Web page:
I had a day off work today. Between the balky derailleur trimming yesterday and the inclement weather this morning, it was a perfect day to kick off the Switching to Glide project.
Kuroko was waiting patiently as always, blissfully unaware of what was about to transpire.
I started by removing the bags and tire pump, and then the hardware from the handlebars: the bell and the mounts for the headlight, Garmin GPS and GoPro camera.
I decided a bath was the next order of business. It’s been a while since I’ve given Kuroko a proper washing up.
I had to take a break at the next step to remind myself which direction the pedals are threaded. (It’s right-hand thread for the drive side, left-hand thread for the opposite.) Then a moment’s work to break the chain (after digging the chain tool out of the toolbox).
I finished up the preliminaries by removing the handlebar tape. It’s very nice tape, but there are a few cuts already so I won’t be reusing it.
After that it was time to put Kuroko into the workstand and get serious: remove the wheels, cut the brake and derailleur cables, and remove the derailleurs.
I removed the front brake caliper, but the rear is waiting until I can extract the bolts.
Measure twice …
Before removing the shift levers from the handlebar, I took a moment to mark the position using a paint pen. This will make it easier to mount the new levers and match the position.
I pulled the brake cables through next. The shifter cables are a bit more challenging to get to, so I first removed each lever from the handlebars, and then peeled back the rubber hood to give better access to the cable head. I left the cable housings in place for now because I’ll be using them to guide the new bits into place: the derailleur wires and the hydraulic hoses for the brakes.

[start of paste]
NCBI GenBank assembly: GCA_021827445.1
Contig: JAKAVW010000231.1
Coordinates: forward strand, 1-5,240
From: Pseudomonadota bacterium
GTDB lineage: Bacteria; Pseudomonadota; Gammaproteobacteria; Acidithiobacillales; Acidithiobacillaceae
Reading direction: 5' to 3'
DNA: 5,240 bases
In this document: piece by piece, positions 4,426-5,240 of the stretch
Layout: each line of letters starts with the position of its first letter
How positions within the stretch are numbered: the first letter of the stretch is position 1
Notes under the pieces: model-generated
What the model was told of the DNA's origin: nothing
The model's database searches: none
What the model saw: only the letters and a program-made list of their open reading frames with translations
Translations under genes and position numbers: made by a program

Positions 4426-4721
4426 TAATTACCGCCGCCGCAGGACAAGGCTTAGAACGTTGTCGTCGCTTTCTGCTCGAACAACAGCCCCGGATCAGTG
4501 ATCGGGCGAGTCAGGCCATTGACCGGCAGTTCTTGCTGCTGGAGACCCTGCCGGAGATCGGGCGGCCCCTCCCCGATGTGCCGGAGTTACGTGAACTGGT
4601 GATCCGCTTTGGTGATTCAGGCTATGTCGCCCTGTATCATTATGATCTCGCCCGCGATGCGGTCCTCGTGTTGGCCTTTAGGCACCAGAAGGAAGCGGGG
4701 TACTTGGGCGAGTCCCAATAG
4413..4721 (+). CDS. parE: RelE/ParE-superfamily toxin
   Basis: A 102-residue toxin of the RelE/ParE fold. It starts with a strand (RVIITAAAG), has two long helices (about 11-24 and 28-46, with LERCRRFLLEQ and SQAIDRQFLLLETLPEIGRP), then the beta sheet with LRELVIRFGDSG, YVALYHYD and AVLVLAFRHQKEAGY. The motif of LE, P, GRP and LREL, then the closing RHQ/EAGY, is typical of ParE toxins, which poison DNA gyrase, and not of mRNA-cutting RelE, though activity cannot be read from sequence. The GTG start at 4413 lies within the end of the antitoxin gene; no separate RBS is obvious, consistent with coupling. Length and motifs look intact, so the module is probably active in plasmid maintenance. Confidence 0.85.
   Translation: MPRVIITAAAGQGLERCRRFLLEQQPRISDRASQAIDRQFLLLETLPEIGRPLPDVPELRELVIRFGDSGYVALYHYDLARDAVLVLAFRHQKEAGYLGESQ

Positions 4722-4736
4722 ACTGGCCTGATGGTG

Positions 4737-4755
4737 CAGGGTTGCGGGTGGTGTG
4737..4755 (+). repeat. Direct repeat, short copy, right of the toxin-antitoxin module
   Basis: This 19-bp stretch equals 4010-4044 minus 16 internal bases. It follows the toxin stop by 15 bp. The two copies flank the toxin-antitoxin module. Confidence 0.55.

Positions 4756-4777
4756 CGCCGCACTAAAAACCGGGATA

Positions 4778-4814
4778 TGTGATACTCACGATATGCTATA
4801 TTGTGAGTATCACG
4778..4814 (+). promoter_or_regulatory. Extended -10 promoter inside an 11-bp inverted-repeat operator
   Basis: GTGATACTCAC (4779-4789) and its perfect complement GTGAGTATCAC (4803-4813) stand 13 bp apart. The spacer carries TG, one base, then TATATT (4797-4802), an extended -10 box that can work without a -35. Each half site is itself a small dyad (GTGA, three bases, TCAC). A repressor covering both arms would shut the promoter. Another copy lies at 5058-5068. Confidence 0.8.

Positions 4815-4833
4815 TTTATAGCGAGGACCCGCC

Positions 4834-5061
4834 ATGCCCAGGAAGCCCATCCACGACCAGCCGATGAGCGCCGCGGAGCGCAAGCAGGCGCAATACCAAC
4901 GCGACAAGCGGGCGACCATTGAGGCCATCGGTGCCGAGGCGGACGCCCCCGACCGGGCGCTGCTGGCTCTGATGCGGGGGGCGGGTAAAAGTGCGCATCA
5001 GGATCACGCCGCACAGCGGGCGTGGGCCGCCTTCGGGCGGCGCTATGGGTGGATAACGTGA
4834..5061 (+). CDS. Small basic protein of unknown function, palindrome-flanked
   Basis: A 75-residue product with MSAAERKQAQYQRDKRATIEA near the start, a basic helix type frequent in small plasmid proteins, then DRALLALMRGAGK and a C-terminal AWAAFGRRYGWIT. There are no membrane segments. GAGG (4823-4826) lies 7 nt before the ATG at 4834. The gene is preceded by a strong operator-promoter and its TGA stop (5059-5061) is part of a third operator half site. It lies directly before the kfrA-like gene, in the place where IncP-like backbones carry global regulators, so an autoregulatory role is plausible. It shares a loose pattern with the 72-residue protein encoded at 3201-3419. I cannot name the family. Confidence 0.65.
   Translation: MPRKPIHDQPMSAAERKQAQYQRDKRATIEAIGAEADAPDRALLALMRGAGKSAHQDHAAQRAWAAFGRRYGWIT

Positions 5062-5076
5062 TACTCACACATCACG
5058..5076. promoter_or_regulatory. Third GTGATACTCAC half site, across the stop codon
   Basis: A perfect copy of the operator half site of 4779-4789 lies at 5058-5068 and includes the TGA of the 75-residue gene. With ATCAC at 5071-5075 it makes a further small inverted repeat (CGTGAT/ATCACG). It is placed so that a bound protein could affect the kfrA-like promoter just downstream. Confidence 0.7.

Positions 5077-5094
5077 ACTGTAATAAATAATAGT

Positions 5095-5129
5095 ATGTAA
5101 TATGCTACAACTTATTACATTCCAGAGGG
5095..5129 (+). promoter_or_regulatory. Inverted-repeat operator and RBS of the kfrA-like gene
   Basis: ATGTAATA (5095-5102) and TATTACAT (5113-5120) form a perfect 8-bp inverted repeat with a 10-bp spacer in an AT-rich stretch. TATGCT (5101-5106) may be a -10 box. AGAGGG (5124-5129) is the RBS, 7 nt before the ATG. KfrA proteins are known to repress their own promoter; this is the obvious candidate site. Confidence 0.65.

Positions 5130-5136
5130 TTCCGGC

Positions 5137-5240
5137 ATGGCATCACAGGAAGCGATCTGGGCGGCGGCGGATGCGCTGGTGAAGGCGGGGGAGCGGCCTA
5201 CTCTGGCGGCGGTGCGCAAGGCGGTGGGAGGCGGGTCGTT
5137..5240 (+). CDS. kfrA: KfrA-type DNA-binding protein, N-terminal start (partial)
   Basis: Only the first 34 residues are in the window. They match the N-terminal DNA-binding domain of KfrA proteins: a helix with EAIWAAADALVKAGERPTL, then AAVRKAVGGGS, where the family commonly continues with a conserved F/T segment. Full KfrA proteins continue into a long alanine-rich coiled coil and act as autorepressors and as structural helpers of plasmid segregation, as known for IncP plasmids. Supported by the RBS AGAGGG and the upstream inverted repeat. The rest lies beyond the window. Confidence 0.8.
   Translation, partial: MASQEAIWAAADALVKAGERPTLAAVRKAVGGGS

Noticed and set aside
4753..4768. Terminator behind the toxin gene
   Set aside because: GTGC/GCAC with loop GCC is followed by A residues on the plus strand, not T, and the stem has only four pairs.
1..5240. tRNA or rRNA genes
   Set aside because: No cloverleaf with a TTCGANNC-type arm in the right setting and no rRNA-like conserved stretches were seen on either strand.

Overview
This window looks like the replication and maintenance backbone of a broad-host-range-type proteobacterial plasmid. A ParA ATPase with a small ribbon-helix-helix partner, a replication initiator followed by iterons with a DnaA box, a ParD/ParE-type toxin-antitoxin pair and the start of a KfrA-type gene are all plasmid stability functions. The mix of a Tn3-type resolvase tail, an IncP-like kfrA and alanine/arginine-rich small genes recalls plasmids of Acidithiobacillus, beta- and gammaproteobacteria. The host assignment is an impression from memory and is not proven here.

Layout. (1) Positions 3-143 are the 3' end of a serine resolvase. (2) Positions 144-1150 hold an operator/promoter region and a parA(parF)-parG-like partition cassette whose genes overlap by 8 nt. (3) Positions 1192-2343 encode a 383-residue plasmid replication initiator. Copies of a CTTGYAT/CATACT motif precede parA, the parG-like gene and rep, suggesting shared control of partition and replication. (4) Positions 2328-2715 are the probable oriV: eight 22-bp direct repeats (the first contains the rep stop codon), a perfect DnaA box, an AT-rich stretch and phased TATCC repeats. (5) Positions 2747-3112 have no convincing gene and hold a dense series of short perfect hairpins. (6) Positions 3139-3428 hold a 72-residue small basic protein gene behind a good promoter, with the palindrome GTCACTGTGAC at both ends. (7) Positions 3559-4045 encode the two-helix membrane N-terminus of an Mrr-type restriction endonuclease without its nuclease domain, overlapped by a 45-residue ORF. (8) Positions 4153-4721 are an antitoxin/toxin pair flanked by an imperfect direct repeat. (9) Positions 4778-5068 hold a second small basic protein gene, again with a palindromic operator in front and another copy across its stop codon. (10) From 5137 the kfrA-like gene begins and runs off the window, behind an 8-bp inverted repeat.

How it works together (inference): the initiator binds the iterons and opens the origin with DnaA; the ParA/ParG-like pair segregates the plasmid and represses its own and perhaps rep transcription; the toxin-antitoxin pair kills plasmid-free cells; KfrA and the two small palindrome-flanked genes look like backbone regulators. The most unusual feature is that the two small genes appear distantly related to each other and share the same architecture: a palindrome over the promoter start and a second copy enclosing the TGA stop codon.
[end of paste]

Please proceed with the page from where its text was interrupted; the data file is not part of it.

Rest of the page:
With all that done, I was left with two separate piles: items for disposal (cables and bar tape), and items that will be reused or be put into the spares box.
And then it was lunchtime. I’d made good progress. Once I’ve extracted the bolts and removed the rear brake caliper, I’ll take off the crankset as well and then give the frame a thorough cleaning and polishing. There are some paint chips to touch up, too. I’m trying to decide if I want to spray the inside of the frame with WD-40 or something similar to prevent further rust. (I’m only concerned the WD-40 might eat away at hydraulic brake lines and Di2 cables.)
The search is on
I’ve got some extractor bits which I bought when I was refurbishing Ol’ Paint, to get out a couple of broken water bottle cage bolts. (I ended up drilling them out.) I’d done that at the office workshop, but here I am in the Workshop in the Sky. I need a power drill (and to overcome my qualms that using one might disturb the neighbors).
I spent some time yesterday afternoon searching for a drill on Amazon. My choice was between no-name cheap jobs and more expensive brands I’ve actually heard of. This one fell in the middle. (I’m sure it’s just a rebranded Chinese unit, but I feel more secure when it’s backed by a Japanese company.) Amazon said it was available for next-day delivery, so I assumed it would show up this evening, possibly after dinner. In fact, the driver showed up during lunch.
OK, so I have the drill and … where are the extractors? I spent more than an hour today emptying out the toolbox, searching through closets, even checking the suitcase where I’ve stashed some items — twice. No sign of them (or of the tap and die set I got at the same time). I’ll have a look at the office tomorrow, and if I still haven’t found anything I’ll get a new set. I’m sure the moment I’ve ordered the replacement, the first set will show up somewhere.
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